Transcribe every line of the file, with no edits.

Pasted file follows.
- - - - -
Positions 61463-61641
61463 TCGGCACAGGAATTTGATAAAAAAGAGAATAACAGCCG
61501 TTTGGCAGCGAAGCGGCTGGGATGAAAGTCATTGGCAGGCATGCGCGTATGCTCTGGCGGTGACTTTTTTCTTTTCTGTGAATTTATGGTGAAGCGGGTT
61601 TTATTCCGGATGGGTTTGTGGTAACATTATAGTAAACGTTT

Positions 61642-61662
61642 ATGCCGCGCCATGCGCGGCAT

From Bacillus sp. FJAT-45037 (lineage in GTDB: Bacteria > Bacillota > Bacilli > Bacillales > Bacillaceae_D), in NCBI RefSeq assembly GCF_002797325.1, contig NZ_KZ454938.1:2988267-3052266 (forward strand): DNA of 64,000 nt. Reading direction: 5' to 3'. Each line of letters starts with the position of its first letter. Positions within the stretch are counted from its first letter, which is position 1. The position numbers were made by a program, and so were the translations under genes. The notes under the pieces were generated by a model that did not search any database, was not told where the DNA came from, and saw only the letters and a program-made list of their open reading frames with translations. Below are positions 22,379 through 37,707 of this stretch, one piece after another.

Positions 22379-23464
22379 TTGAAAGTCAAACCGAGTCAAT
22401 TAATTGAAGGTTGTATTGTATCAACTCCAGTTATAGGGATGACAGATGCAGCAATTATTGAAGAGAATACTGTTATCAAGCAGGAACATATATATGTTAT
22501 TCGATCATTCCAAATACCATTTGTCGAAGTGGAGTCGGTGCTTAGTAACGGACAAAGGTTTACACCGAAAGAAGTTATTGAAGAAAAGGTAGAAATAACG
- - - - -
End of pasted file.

Positions 61463-61641
61463 TCGGCACAGGAATTTGATAAAAAAGAGAATAACAGCCG
61501 TTTGGCAGCGAAGCGGCTGGGATGAAAGTCATTGGCAGGCATGCGCGTATGCTCTGGCGGTGACTTTTTTCTTTTCTGTGAATTTATGGTGAAGCGGGTT
61601 TTATTCCGGATGGGTTTGTGGTAACATTATAGTAAACGTTT

Positions 61642-61662
61642 ATGCCGCGCCATGCGCGGCAT

From Bacillus sp. FJAT-45037 (lineage in GTDB: Bacteria > Bacillota > Bacilli > Bacillales > Bacillaceae_D), in NCBI RefSeq assembly GCF_002797325.1, contig NZ_KZ454938.1:2988267-3052266 (forward strand): DNA of 64,000 nt. Reading direction: 5' to 3'. Each line of letters starts with the position of its first letter. Positions within the stretch are counted from its first letter, which is position 1. The position numbers were made by a program, and so were the translations under genes. The notes under the pieces were generated by a model that did not search any database, was not told where the DNA came from, and saw only the letters and a program-made list of their open reading frames with translations. Below are positions 22,379 through 37,707 of this stretch, one piece after another.

Positions 22379-23464
22379 TTGAAAGTCAAACCGAGTCAAT
22401 TAATTGAAGGTTGTATTGTATCAACTCCAGTTATAGGGATGACAGATGCAGCAATTATTGAAGAGAATACTGTTATCAAGCAGGAACATATATATGTTAT
22501 TCGATCATTCCAAATACCATTTGTCGAAGTGGAGTCGGTGCTTAGTAACGGACAAAGGTTTACACCGAAAGAAGTTATTGAAGAAAAGGTAGAAATAACG